Last night we had to negotiate our Machu Picchu tickets. I have to say that neither of us are really too keen on going to this tourist glutted spectacle. It’s an effort entirely for the dads. For whatever reason, dads seem particularly impressed with the idea of Machu Picchu and if you are going to go anywhere near it, expect that your dad will likely be more excited about the prospect of your visit than you yourself. I wouldn’t exactly call it a vicarious thing; I think my dad and Gina’s expect to one day visit the towering ruin for themselves. For now, because we are closer, it seems that we are expected to go. It’s not fair to put all the blame of Machu Picchu on my dad; he’s not forcing me to go or anything, he just thinks that a trip to Peru wouldn’t be complete with seeing the world’s largest miniature golf course. He’s not alone in his opinion. For that reason, there’s a well-established monopoly on visiting the site. Everything is priced in US dollars, to avoid startling tourists with astronomical sums quoted in Peruvian soles. Everything else in the area is relatively cheap, only in Cuzco do things go back up to western prices. For anyone traveling from Bolivia (like us) this is an incredible shock. Peru is a good deal more expensive than Bolivia and Cuzco is the most expensive place is Peru. For all that, it’s a matter of getting what you pay for. Last night, we had 4 dollar beers on a wooden balcony overlooking the Plaza de las Armas. The price would’ve been worth it for the view alone, but the beers weren’t too bad either. Later, when we attempted to go out to another bar, with another balcony, our efforts were foiled by a hole-in-the-wall falafel joint. I’ve eaten falafel in Syria; I’ve eaten falafel in Dearborn, Michigan (home of the largest population of Lebanese outside of Lebanon.) I have never in my life had falafel as good as the variety we were served last night. It may have been the shock of suddenly eating anything that had any flavor to it after over a year of living in Buenos Aires, where all the flavor is apparently monopolized by meat. It may have been that we weren’t expecting much from a falafel place in Cuzco. (We ate at a place in Uyuni, Bolivia that advertised falafel, but decided not to order it when they asked us if we wanted beef or chicken falafel-clearly, these people had no idea what they were supposed to be serving us.) We had eaten some fries at the bar, and to be honest, I was looking forward to having a night out, possibly having a few more beers and, for once, seeing one of the places that we had come to after 10 pm. But when I tasted that falafel, I was done for. The best thing I ate in Buenos Aires was falafel at an Armenian restaurant (in Armenia proper you’d never see falafel, even in eastern Anatolia, where most of the Argentine Armenians are from, I’ve never seen it anywhere except right in the Mediterranean ports, and even then it’s really more of a tourist dish), but compared to the sandwich we found ourselves eating on the street, it was nothing. The first bite was well-blended and creamy hummus, a piquant and spicy salsa, hot and crunchy falafel with just enough parsley and just a hint of cucumber and onion. The sandwich alternately ran hot and cold; it was some kind of epicurean masterpiece. By the time we finished the sandwich, I had no more desire for beer, or balconies. I wanted nothing more than to eat more falafel. I tried not to let on and we went off in search of another bar. After turning a few corners, we found ourselves in Gringo Alley, a narrow prospect off the Plaza de las Armas. In other touristy places of the former Incan empire, everything is alike; around the central square you can find eight restaurant serving exactly the same thing: Mexican, Italian, Vegetarian options! And it’s always the same over-priced garbage. In Gringo Alley, and around Cuzco, you have all the alternatives of a capital city. For one thing, Peruvian food makes much more of a name for itself than its Bolivian counterpart and everywhere you go someone is trying to entice you with calls of ‘ceviche, very good!’ There are also some other good-looking authentic Chinese places, which was something we hadn’t seen in a while, and just about every other kind of fare you could imagine. There was even a Korean place, that looked like the real deal. Of course, all of this passed me by in a blur and I saw nothing but another falafel place. Well, we had to try it, just to compare you understand. We sit around waiting for our sandwich speculating as to how it will match up to the other one we had. In the end, it’s every but as delicious, so much so that I am still having a hard time believing I am eating something so good. It seems to affirm so much for me: that my dreams of returning to my homeland are not just empty desires fueled by nostalgia and the craving for familiarity. No. Good food really does exist and it really is very important, given that it does more for my endorphin levels than anything else I can think of. Whatever her faults may be, America is full to bursting with such food and that alone will draw me back time and time again, at least until I finally visit Myanmar. If the rumors are true, I may never come back. By the end of the night, between us, Gina and I have eaten four falafel sandwiches. It’s not even ten o’clock when we climb the worn colonial stairs to our hostel. We sit at the top of the stairs and share a carton of mango juice. It too is delicious. We’ve booked our tickets for Machu Picchu and I’m sure that despite the crowds and the steep prices, it’ll will be something worth remembering, but in my heart of hearts I know that I will remember the falafel just as well and when people ask me about Machu Picchu I will dismiss it with a wave and start giving them directions to “this little place of Plaza de las Armas, oh god! You’ve got to go…”*** I’ve had too much coffee; I’ve been having too much coffee all day. It’s not that I’ve been drinking copious amounts of the stuff, but rather that I’m really tired; so tired, in fact that one cup of coffee seems to be making my heart flutter. Since five this morning, I’ve been vacillating between jittery and comatose. The trip is almost over and my ankles are covered with bed bug bites from all the cheap places we’ve stayed. I keep scratching myself. I keep nodding off. I keep drinking coffee and shaking. There is no longer any standard of behavior. It would probably be best if I drank a couple of beers, but I fear that the sudden shift of drug would overwhelm my already throttled sense of self. Luckily, this neurosis only just now overtook me and everything has already been crossed off the itinerary. We finished the trip by going to Machu Picchu yesterday. We now only have to take a bus to Lima, wait around a day and then catch our flight. The Machu Picchu thing went slightly better than expected. But, the trip was still odd enough to warrant writing about. After a day hanging around Ollantaytambo, we were able to get on our train going to Machu Picchu. Because the train is the only direct way to get near the sight, it is fairly expensive and owned by a private company that has nothing to do with Peru, despite the fact that the service is called Peru Rail. It is possible to get to Machu Picchu by alternative means, such as walking the tracks of the train, or by hopping around through a few pueblos by shared taxi, but since we didn’t have a lot of time (nor energy for that matter) we decided on the train. Because we wanted cheaper tickets we ended up with the most inconvenient times for both our arrival and return tickets. Hanging around Ollantaytambo was much more interesting than I had expected. Although the center of town went out of its way to cater to the transient tourist crowd, everything outside of the center seemed like a world apart. We walked down a narrow cobbled street and crossed the paths of sleeping dogs, playing children, and rutting pigs. The sound produced by all these events acting in concert created a medieval impression. It led one to expect hay carts and morality plays. The streets eventually opened up to a dirt road and the town ended abruptly at a bridge, almost like something supernatural unable to cross water. A large black lab crossed with us and pranced back and forth the way that labs do when they are with people and near water. We went through two Quechua-speaking villages and eventually had a motely of stray dogs following us until we stopped too long in an attempt to feed some intractable sheep. Along the path we saw several familiar sights, fragments of the pictures we had seen of Machu Picchu: terraces built up on cliffs, stairs built by longer rocks sticking out of a wall at even distances, gradually ascending and everything of the same emerald green and shale gray color. Seeing these traces of Inca culture for free and in a bucolic setting, made seeing the zenith of its accomplishments much less interesting after we had finally attained it. There is no avoiding it though; you simply cannot reason yourself out of going to Machu Picchu when in Peru. The train left at 9:30. By then it was dark and all the windows, both by the seat and in the ceiling, framed nothing but darkness. Nearly everyone on board slept. The luxury journey took on the appearance of a Greyhound on the second night of a three-day trip. There was a little more room in the seats and the lights shown more brightly but the attitude of the people was just as undignified: their shoes were off, their mouths were open. There weren’t too many people still awake when they came around to offer coffee and tea, but I was still barely clinging to my book and ordered a coffee with the haughty superiority of the sole passenger still awake in a cabin racked with snores and wriggling socks. It all backfired; the coffee was great, probably one of the best I’ve had, but, as frequently happens with excessive coffee drinkers, the small dose of caffeine made me drowsy as hell and within minutes my head was lolling back and forth. It wasn’t a long journey and I had probably only dozed about 15 minutes when we reached Aguas Calientes or Machu Picchu Pueblo. It had been just enough sleep to thoroughly confuse me and, stepping off the train into the carpet of train track slag, I was almost overwhelmed by the dark and empty spaces of an inorganic town, formed by the push and pull of the tourist industry that stretched out too long in some directions and broke off too quickly in others. A steward tried to direct us to the main square, but for some reason, I ignored him and continued walking down the tracks, perversely, in the direction from which we had come. I stopped to smoke a cigarette and conferred with Gina. There wasn’t much to confer about. We agreed on the obvious: find a hostel and go to sleep. To keep walking the tracks seemed like a good choice, it was taking us farther away from the touristy stuff, but there were still thousands of hostels, hospedajes, hotels and inns to choose from. We went into the first hostel that had a dim light and a name that didn’t have ‘Machu Picchu’ or ‘backpacker’ in it. The prices were listed on the board. ‘Doble’ 65 Soles. ‘OK, fine we’ll take that one. Wait, what? Dollars? 65 Dollars for a room?! Oh, hell no! I can tell just from this ‘lobby’ that the sheets haven’t been washed and that I’m going to wake up with bedbug bites.’ And we’re back out along the tracks. Everything else looks dark. The hospedaje next door looks like it’s out of business, but wait, what’s this? There’s a light behind that door. Let’s see what’s down here. Here’s what was down there: The stairs are rickety and they lead about 8 feet down to a basement lounge area that looks like something out of an old house rented by decades of hippy college students who have been re-using the same furniture since the 70s. “Hey, cool! There’s already a couch in here!” This ageless furniture has been placed in a semi-circle; there’s a scarred coffee table in the middle with too many packs of cigarettes on it. There’s five people sitting around the table; it looks like there’s about 11 packs of cigarettes. For obvious reasons, the air is really heavy with smoke, but it’s precisely the wrong smoke. Given the way these people sitting in this circle are acting, I would’ve loved to smell marijuana. I don’t like the way marijuana smells, but it would’ve greatly set my mind at ease as it would’ve proved that these kids were stoned on something familiar. As it was, there wasn’t the smallest hint of weed smoke in the air, and yet the crowd on the furniture seemed to be gazing through me, or looking at me as though I were a talking lamp. A guy gets up when I ask him about habitciones. He seems confused by my question, telling me he’s only got room for two. ‘Yeah,’ I say, gesturing to Gina, ‘ somos dos.’ He still seems confused. ‘Somos dos y quieremos un habitacion, si possible.’ He asks me where I’m from and he’s scowling slightly. I notice that there’s a girl sitting on the couch who’s been holding a lighter to a blackened pipe ever since we walked in the door. There’s no way whatever’s in it is coca-based, these people can barely seem to keep their eyes open. What then if not weed? Opium, heroine? I tell the guy that we’re from the US. I ask him where he’s from. ‘Argentina? We lived in Buenos Aires for over a year! Oh, you’re from provincia, how about that! Can we have our room now?’ He fumbles around for a while and finds some keys somewhere. He unlocks a door right by where they are all sitting. It’s not terrible, two twin beds, a private bathroom. It’s filthy, but that’ll probably take the price down. ‘How much?’ ’20 soles.’ For each of us?’ ‘No, for both of you, but you have to wait until the woman comes back. It’s her hostel.’ ‘Ok, thanks.’ I shut the door. I make sure it locks, not that it matters since he hasn’t given us the key. ‘Well, the price is good, but damn, this place is weird; what the hell are those kids all on?’ Eventually we decide that it’s not too weird, after all they’re all kids and I’ve never known anyone with dreads to be too violent. We decide to get up early and leave. I’m about to go out and tell the guy when he knocks on the door. I open it and he tells me if I need a bathroom there’s one down the hall. ‘There’s one right here in our room,’ I tell him. He doesn’t seem impressed with this new information and tells me once again that the woman will be here soon and I’ll pay when she shows up. I’m lying in bed, Gina’s showered and asleep and there’s no woman. The place seems relaxed enough, but after the window-breaking incident in Tupiza, I’m slightly paranoid and am wondering if I should go out and ask for the key. The back wall of our room is a window that looks out to where everyone was sitting on the 30 year-old furniture. The curtain won’t draw all the way so I can see that there are still a few people out there. The girl with the pipe and the lighter had earlier retired to the room across from ours. I saw her in there still holding the flame to the glass when the Argentine guy came in to tell me about the bathroom down the hall, should we not want to use the one in our room. While I’m considering what to do, I fall asleep. When I wake up the next morning, I am slightly surprised that our stuff is undisturbed and that we ourselves are unmolested. It’s about 5 AM. No woman had shown up and I can tell that everyone else is asleep. There’s no front desk, nothing except the front lounge area. I have the feeling that I’m 17 again and that I just woke up at the house of some acquaintance after a night of drinking. It seems odd somehow that I should even be expected to pay for the experience. Who’s going to care if we just leave? The girl with the lighter? Shit, is anyone from last night even going to remember that we were ever here? I decide to do the right thing and leave a 20 on the nightstand. Outside the morning is wet and grey, but already the temperature is beginning to rise. As every morning, I’m looking around for a place to get hot water for our coffee. There’s a hostel open down the street that looks like it’s got a breakfast table, maybe they’ll sell us some. ‘Hot water? Sure!’ the desk girl tells me, ‘how much do you need?’ Gina’s got the coffee stuff in her bag, so while she roots around for it, I tell the girl that we need about three cups full for our thermos. I can already smell the coffee brewing as we sit on a stone wall on the path to Machu Picchu. Gina’s still looking around in her bag and having run out of things to say to the desk girl I turn to help look. The thermos isn’t there. I check my bag, it’s not there either. The only place I can think to look is the hostel. I don’t want to go back. I’m afraid that someone’s going to be awake now. I’m afraid that the quoted price of 20 soles isn’t going to hold up in the light of day and someone’s going to try to charge me more, or say that they didn’t see any money left on the nightstand. Reluctantly, we go back down. The basement is still quiet. The couch seems to seethe with its own dust in the quiet morning. Gina goes in a checks the room, it only takes a second. No, the thermos is not there. Which means it’s gone. The thermos that my mom sent me when I was in the Peace Corps. I used it to do my laundry in Armenia, I peed in it on a bus in Bolivia and I’ve drank everything from Fernet and Coke to green tea out of it everywhere in between. Strangely, I wasn’t really upset. It was just a thermos, with so many others like it. It was bound to get lost somewhere, better now near the end of our trip that at the beginning. Eventually, I was able to communicate to Gina that I really didn’t care that much about the thing; I don’t think she believed me, but at least we were able to get past it and climb up the endless staircase to Machu Picchu for the day. We came back down around three PM exhausted and, almost impossibly, slightly more sunburned. The crowds and the rules of Machu Picchu had slightly annoyed me (there are a lot of people telling you where to go and what to do), but overall it had been a good day. I was also immensely happy after finding a cheap hostel (not 20 soles, but still cheap and much cleaner) and taking a long hot shower. After we had both showered, we were on our way to eat when I heard someone say ‘hola.’ Gina responded but by the same I had swung my head around there was no one there. ‘Did you see who that was?’ Gina asked. ‘No,’ I said, ‘who was it.’ ‘It was those girls from the hostel last night.’ ‘Hmm, well, I guess it’s a good thing that we decided to pay. How is it that they even remembered us? They were so stoned.’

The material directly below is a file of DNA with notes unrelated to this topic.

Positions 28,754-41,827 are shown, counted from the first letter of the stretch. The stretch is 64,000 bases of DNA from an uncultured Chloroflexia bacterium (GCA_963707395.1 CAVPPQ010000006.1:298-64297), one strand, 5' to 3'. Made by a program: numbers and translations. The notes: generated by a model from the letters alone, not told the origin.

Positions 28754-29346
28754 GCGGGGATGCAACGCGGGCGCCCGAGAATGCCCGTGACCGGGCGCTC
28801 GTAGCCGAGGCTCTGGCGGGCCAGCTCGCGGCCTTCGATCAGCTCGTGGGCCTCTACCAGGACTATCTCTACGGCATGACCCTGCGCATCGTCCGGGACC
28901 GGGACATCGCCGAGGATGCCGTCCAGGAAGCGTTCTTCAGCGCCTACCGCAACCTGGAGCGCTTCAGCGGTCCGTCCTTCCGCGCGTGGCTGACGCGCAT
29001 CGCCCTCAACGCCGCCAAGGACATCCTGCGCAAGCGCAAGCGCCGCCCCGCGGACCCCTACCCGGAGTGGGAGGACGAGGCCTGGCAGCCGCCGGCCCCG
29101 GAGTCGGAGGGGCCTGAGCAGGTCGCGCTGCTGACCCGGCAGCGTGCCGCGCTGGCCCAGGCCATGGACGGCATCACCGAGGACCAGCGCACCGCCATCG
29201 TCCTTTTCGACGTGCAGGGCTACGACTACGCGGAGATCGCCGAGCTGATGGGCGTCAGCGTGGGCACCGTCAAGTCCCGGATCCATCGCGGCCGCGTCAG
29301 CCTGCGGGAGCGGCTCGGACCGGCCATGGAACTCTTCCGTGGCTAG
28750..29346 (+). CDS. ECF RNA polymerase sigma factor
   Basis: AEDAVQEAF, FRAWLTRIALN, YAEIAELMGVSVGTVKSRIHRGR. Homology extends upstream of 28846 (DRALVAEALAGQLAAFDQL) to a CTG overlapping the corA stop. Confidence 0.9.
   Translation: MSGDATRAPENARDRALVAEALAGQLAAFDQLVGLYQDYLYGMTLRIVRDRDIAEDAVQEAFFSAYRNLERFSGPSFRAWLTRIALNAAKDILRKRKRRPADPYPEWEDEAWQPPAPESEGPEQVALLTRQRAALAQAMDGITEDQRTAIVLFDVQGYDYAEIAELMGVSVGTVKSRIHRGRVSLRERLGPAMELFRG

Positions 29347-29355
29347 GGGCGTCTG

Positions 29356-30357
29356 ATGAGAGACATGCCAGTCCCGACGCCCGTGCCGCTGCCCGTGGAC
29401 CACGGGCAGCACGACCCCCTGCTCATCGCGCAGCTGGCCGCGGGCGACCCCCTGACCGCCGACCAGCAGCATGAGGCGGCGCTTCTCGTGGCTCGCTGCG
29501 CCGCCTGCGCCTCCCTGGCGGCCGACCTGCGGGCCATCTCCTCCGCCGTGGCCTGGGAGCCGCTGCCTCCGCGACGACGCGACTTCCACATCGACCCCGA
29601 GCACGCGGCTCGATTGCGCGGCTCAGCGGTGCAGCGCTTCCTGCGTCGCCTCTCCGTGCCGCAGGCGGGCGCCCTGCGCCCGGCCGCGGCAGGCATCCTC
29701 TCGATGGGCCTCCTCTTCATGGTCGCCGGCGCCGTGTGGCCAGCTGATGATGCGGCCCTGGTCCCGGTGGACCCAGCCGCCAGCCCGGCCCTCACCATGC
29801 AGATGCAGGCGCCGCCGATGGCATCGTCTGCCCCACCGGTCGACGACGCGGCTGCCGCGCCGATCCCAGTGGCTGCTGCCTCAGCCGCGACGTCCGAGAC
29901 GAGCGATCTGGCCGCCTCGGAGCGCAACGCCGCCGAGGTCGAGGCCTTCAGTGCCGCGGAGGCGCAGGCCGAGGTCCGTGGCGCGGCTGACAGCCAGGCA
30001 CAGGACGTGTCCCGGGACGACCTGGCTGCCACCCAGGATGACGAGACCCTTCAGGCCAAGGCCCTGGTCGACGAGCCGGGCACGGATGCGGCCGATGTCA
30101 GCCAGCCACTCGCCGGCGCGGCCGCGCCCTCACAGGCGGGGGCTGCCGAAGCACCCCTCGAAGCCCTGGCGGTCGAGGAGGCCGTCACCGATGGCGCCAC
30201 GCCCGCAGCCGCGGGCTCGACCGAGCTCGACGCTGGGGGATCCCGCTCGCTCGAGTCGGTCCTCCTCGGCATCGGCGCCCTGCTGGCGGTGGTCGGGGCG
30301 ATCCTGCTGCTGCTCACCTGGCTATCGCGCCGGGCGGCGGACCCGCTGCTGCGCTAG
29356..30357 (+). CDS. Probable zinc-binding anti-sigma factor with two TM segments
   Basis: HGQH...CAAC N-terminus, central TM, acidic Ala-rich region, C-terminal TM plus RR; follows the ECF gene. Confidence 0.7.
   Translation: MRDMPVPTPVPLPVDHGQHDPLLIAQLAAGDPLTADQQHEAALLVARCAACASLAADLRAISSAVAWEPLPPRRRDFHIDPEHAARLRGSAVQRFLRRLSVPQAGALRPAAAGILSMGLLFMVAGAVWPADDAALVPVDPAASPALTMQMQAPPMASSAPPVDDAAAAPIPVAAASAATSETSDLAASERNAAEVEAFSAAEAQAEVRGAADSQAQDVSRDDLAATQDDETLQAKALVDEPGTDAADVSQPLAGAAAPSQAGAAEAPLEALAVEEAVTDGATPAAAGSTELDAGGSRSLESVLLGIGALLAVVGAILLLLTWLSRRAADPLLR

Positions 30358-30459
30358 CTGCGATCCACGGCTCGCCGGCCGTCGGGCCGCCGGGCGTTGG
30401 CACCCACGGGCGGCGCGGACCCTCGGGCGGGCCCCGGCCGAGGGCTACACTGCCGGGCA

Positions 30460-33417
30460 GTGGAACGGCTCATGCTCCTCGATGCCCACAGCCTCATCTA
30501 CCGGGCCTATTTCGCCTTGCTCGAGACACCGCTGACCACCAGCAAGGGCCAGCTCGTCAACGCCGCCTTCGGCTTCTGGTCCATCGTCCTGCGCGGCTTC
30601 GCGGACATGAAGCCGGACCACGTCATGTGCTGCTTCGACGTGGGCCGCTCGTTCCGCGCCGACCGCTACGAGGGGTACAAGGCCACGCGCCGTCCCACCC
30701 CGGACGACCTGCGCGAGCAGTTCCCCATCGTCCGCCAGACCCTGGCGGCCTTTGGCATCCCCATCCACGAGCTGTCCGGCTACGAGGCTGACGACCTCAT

Thursday, November 8, 2012